Purring in guinea pigs is a vague descriptor for the many sounds they make, but that doesn’t mean they don’t do it. While purring conjures images of contented cats stretched out in the sun, guinea pigs make several vocalizations, which can be categorized into purrs, chirps, and grunts, with purrs having a wider range of noises than the others.
Read on for the five likely reasons your guinea pig might purr.
The 5 Reasons Why Guinea Pigs Purr
1. Contentment – Deep, relaxed purr
This bubbling purr is a lovely sound to hear. It is often heard in guinea pigs that are lying flat on their bellies in a relaxed manner, usually when being petted by someone they trust.
2. Annoyance or stress – Higher pitch purr
A higher pitched purr, often rising at the end, means your guinea pig is annoyed or stressed by something. It’s a louder purr than the contented purr and is accompanied by a tense posture, wide eyes, or teeth baring. The purr might be in response to a stressful environment such as a busy room or an unwanted interaction from people or other guinea pigs.
3. Fear – Short, sharp purr
This purr is startled, short, and often accompanied by higher-pitched squeaks. Fear is never a nice thing to hear from your pet guinea pig, but the purr is unmistakable with its short sharp bursts and volume. It is often accompanied by a tense posture, freezing in place, fidgeting, and raised fur.
4. Dominance – Rumbling purr
The rumbling purr is used in two areas of guinea pig communication: dominance and mating. While these areas might seem unconnected, the similarity of the purr may not be a coincidence. The very low-pitched purr is produced deep in the chest, with the guinea pig sometimes vibrating when they do so. Often seen more commonly in boars than sows (males than females), this purr is performed to show and assert dominance over the other members of the herd.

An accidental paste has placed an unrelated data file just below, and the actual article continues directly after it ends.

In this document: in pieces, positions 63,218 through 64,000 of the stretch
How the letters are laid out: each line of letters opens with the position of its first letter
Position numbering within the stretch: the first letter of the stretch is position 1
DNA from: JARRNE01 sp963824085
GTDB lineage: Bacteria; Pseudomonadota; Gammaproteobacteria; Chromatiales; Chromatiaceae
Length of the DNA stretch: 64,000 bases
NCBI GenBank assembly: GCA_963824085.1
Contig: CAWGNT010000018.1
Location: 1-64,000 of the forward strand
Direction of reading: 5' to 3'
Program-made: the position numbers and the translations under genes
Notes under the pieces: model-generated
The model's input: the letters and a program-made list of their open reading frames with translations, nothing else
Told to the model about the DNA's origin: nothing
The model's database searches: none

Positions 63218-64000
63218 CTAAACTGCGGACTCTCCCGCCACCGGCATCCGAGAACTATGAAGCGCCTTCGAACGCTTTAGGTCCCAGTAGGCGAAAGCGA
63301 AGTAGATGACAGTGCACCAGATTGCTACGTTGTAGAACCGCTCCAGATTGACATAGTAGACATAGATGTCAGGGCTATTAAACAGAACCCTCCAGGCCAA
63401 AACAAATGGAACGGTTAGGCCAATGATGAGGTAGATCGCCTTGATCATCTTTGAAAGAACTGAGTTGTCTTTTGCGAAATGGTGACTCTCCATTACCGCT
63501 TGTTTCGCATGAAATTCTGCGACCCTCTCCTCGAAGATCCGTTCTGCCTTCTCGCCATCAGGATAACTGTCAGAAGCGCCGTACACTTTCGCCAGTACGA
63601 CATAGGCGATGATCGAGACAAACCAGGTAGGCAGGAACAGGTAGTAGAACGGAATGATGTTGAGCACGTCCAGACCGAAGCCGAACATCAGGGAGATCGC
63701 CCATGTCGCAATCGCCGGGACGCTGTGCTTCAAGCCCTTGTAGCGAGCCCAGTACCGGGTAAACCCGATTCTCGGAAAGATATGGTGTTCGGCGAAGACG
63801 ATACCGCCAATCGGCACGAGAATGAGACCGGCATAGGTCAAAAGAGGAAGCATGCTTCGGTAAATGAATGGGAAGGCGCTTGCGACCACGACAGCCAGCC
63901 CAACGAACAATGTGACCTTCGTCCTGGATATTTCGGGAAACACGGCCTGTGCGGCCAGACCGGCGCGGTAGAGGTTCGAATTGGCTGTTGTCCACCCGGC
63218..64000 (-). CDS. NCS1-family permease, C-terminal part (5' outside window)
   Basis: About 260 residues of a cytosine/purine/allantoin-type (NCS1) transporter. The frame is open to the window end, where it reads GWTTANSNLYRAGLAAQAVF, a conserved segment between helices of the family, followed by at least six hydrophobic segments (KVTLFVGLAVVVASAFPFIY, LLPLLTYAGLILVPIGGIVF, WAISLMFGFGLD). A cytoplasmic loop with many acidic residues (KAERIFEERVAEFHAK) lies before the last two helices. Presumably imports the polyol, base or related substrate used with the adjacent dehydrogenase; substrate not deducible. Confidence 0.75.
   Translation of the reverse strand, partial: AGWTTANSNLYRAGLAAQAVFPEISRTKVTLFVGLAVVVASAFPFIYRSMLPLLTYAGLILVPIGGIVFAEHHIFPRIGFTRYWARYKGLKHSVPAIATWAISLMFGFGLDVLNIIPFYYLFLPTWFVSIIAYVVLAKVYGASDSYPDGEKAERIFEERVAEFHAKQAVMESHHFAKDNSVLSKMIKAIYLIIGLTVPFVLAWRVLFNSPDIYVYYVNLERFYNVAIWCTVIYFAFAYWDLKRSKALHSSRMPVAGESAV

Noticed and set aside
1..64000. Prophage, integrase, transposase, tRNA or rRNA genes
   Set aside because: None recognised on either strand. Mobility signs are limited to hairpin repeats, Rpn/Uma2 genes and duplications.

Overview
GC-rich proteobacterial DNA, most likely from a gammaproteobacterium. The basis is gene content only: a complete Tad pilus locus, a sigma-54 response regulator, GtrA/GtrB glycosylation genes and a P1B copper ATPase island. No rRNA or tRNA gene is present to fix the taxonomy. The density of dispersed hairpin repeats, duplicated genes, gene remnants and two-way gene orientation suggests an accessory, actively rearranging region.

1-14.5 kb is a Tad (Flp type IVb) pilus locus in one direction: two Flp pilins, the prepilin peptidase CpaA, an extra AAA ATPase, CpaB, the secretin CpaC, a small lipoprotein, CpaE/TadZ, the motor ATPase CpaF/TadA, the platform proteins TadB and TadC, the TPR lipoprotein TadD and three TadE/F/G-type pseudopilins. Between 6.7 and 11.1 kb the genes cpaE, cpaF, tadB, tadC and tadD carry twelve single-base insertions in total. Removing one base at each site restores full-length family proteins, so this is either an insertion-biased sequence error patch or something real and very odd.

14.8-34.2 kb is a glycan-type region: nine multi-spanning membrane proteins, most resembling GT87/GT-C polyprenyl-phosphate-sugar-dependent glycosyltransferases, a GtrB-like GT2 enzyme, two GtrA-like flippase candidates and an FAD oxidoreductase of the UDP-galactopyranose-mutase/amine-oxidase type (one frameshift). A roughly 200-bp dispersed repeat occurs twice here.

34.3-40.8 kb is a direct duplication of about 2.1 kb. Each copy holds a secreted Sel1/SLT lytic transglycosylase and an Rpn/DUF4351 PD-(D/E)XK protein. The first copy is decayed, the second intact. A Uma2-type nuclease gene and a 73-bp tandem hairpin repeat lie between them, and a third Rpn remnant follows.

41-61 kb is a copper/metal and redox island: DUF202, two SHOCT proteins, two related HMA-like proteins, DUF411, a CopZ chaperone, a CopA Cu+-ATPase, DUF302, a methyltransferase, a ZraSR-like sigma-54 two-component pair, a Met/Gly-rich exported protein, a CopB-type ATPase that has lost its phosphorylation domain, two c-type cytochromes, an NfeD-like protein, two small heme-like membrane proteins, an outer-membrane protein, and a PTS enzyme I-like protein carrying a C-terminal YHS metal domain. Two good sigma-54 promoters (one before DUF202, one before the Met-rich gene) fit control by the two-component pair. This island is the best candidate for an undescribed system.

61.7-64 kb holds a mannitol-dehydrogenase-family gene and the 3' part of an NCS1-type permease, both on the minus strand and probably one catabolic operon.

5. Courting – The “rumble strut” purr
This amorous purr is very similar to the dominance purr; it’s low and deep. However, the rumbling purr is also accompanied by a fascinating dance that gets your guinea pig moving: the rumble strut. The stepping motion is very recognizable and is used in tandem with the deep rumbling purr to signify to a potential mate that a guinea pig is ready to make babies.
What Other Noises Do Guinea Pigs Make?
Guinea pigs make a whole host of other noises. The most instantly recognizable is the “wheek.”
Wheeking is the long, low-to-high pitched squeaks guinea pigs make when they’re excited or pleased about something and is often accompanied by jumping up and down in place. They can barely contain their excitement!
This low, bird-like chirrup is uncommon in Guinea pigs but has been identified as a sound they may make when losing a mate. Another possible reason for a guinea pig chirping is discomfort.
Teeth Chattering or Hissing
Teeth chattering and hissing are clear warning signs from a frustrated or angry guinea pig, which means, “please back off. This is a warning.” Often this is an early warning sign that a guinea pig is getting annoyed and may bite, but it can also be used towards other guinea pigs to show aggression.
A guinea pig that makes this noise is in pain or terrified and will only emit a loud shriek if something is very wrong. Don’t ignore the noise since it’s usually out of the ordinary for them and should always be investigated.
What Sounds Do Guinea Pigs Make When They’re Mad?
Guinea pigs, when mad, can make a range of different noises, the most common being teeth chattering, hissing, and high-pitched purring.
Body language in guinea pigs is always a good indicator of mood and whether they’re mad. Guinea pigs that are unhappy or angry will be stiff, have raised hackles, or will fidget around, often accompanied by “head throwing.” This, combined with the three sounds mentioned above, indicates that your guinea pig is upset and needs to be left alone to calm down.
What Sounds Do Guinea Pigs Like To Hear?
While guinea pigs are very social animals and should always be kept in groups of two or more, playing guinea pig noises to your little pigs may actually cause distress. Having an unidentified guinea pig making random noises at them could alarm them, so instead, try leaving on the radio or playing gentle music such as jazz for your furry friends. They are probably a lot more accustomed to the sounds of humans talking and their cage mates’ noises.
Guinea pigs may purr for a few reasons, at different lengths and pitches, and for different amounts of time. A quiet, low purr is often associated with a relaxed pig, whereas a short sharp burst of purring means agitation. Listening to your guinea pigs’ vocalizations and watching their body language can help you to determine if they’re happy, upset, or just content to be around you.
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